I also had the great misfortune to attend Catholic School, for a number of years.

    While CRT is an American term and approach I would think that, globally, we would do well as a people to teach truth to our children.  This avoidance/masking is not a distinctly American problem.

    Writing as an American, I do believe that teaching our children what is real is the only potential way we have to get clear of the idiocracy.   A friend shared something with me yesterday that his town actually distributed to their citizens which was totally ignorant of the true history of this country.  He felt it was done with malice -- I assumed it was done through ignorance.  Either way, we should not be perpetuating the bullshit that we are, here, in the USA, in 2021. 
    The love he receives is the love that is saved
  • tempo_n_groovetempo_n_groove Posts: 28,235
    Parksy said:
    I went to catholic school.  You can imagine my surprise when I began learning about the real world in my late teens / early twenties. :) 

    I'm Canadian. I have no idea what CRT is.  My guess is... it's a proposed plan to teach kids about race history and bigotry/prejudice in american history.  I'm all for it. But I don't think USA is anywhere near ready for it.   I think it should start early.  Mainstream media seems hell bent on brainwashing people. Whether it's CNN or Fox News...  News isn't news. Facts are distorted.  If we can teach young people early on to not buy the garbage they're being fed on TV or on their phones, we'll all be better off for it.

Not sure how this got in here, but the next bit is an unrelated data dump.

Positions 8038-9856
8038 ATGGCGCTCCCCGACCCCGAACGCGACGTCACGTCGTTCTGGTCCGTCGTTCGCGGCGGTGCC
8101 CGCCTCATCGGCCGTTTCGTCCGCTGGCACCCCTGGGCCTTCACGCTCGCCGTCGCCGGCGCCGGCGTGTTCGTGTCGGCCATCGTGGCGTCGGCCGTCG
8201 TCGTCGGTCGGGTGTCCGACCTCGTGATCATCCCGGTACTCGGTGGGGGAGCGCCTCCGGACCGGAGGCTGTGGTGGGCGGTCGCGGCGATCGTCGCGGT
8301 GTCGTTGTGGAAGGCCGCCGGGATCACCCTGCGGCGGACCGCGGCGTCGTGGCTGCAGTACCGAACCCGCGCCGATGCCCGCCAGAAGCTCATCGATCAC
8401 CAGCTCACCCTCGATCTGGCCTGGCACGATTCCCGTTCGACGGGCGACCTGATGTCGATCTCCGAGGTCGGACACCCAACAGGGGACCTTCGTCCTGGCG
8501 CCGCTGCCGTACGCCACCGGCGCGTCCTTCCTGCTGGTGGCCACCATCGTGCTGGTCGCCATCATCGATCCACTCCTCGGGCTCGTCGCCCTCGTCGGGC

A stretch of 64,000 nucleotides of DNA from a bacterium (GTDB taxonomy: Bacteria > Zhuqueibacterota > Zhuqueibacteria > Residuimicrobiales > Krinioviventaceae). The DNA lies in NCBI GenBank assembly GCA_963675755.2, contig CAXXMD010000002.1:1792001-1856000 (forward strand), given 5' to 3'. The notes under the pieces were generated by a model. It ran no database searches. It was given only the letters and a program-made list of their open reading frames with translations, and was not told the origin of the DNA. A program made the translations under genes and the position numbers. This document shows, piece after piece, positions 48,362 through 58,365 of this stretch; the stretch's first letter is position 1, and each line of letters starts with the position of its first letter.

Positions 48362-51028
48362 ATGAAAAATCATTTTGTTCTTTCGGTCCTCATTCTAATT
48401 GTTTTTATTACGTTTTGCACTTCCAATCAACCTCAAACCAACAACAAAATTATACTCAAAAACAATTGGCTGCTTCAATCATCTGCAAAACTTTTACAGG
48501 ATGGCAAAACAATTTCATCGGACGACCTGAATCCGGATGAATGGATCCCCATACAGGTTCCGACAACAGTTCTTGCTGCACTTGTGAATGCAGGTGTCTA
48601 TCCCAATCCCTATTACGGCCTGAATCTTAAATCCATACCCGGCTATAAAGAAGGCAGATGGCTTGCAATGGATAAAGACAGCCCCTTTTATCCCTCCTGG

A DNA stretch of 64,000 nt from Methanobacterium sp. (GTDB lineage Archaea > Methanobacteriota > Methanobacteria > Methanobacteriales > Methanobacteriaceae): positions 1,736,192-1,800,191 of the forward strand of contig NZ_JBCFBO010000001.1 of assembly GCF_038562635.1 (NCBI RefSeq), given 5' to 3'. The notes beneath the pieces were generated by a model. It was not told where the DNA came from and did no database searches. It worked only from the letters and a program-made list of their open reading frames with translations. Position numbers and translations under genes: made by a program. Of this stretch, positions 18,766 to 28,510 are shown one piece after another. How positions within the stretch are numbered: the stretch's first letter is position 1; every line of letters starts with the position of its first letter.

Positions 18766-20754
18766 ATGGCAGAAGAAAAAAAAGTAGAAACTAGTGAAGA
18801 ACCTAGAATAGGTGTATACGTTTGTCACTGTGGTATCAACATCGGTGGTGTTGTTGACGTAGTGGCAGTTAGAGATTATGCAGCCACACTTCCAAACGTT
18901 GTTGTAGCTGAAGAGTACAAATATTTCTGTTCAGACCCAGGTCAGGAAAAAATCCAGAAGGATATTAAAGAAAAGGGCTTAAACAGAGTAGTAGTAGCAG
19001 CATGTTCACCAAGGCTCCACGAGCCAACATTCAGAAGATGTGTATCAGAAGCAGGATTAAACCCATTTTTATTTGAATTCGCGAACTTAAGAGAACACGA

What gets fascinating and distorted about learning in school is creating a culture of what is good and what is bad.  What is right and what is wrong.  What is true and what is false.  Sounds pretty easy, but in the USA especially, the line between right and wrong has never been more blurry. What kids are going to be learning in school is going to be fought by their parents and politicians... which I think is what's happening with this CRT stuff. 

    I can only imagine being an American kid....   learning history in high school....  about the civil war....  in a building named after Robert E. Lee.  My goodness gracious.  Critical Race Theory?!?  (PLAYOFFS?! You're talking about PLAYOFFS?!)  Talk about confusion and sending mixed signals.  

    Someone pointed out earlier that teachers shouldn't be activists.  I agree. They shouldn't be racists either. Much like cops, because they're human, you're always going to get the good with the bad. Some will be overly left, some will be overly right. Hopefully there is a way to weed that out. 

    Here in Canada I learned about Residential Schools from a rock star.  That's just sad. It should have been taught and explained in school. Bottom line though .. in Canada and in USA I think, education is run by government...  and the government sucks dicks. 

    I think the focus on schooling and education should always be about truth and perspective... especially history. Our historical figures are always glorified for the good they do, never criticized for the bad.  There is nothing.. nothing wrong with learning everything.  Hiding or masking anything from history for whatever reason... especially pride, or embarrassment is dead wrong. But again, this is 2021 and if we as a people don't start getting our act in gear, you can forget about Critical Race Theory.  The rate of dumbasses getting clout, popularity, and prominence is growing and growing (Donald Trump was prez for 4 years..... and still thinks he is.... as do like millions of you Americans)  Up could soon become down.  Blue could become green.  The rifts in the Divided States of America are growing bigger and bigger.